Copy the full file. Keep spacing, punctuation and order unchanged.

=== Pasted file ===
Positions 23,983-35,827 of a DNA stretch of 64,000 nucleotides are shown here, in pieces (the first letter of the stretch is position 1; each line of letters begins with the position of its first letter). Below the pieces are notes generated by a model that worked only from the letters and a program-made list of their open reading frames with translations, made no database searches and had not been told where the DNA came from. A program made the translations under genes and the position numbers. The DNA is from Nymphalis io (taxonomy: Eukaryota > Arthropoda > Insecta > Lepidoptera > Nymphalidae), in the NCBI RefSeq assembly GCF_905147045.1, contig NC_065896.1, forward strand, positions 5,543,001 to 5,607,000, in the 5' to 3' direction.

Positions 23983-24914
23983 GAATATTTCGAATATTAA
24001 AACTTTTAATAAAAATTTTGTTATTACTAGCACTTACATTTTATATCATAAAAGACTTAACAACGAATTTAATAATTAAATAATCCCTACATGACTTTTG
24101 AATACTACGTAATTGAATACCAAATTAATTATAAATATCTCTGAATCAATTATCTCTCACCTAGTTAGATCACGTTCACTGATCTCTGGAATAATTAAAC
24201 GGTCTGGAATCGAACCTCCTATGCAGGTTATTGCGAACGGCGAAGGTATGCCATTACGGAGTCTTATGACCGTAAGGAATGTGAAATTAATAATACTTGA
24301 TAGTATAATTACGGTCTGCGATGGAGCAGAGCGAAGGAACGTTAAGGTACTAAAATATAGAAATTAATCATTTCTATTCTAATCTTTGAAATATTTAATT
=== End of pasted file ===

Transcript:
Positions 23,983-35,827 of a DNA stretch of 64,000 nucleotides are shown here, in pieces (the first letter of the stretch is position 1; each line of letters begins with the position of its first letter). Below the pieces are notes generated by a model that worked only from the letters and a program-made list of their open reading frames with translations, made no database searches and had not been told where the DNA came from. A program made the translations under genes and the position numbers. The DNA is from Nymphalis io (taxonomy: Eukaryota > Arthropoda > Insecta > Lepidoptera > Nymphalidae), in the NCBI RefSeq assembly GCF_905147045.1, contig NC_065896.1, forward strand, positions 5,543,001 to 5,607,000, in the 5' to 3' direction.

Positions 23983-24914
23983 GAATATTTCGAATATTAA
24001 AACTTTTAATAAAAATTTTGTTATTACTAGCACTTACATTTTATATCATAAAAGACTTAACAACGAATTTAATAATTAAATAATCCCTACATGACTTTTG
24101 AATACTACGTAATTGAATACCAAATTAATTATAAATATCTCTGAATCAATTATCTCTCACCTAGTTAGATCACGTTCACTGATCTCTGGAATAATTAAAC
24201 GGTCTGGAATCGAACCTCCTATGCAGGTTATTGCGAACGGCGAAGGTATGCCATTACGGAGTCTTATGACCGTAAGGAATGTGAAATTAATAATACTTGA
24301 TAGTATAATTACGGTCTGCGATGGAGCAGAGCGAAGGAACGTTAAGGTACTAAAATATAGAAATTAATCATTTCTATTCTAATCTTTGAAATATTTAATT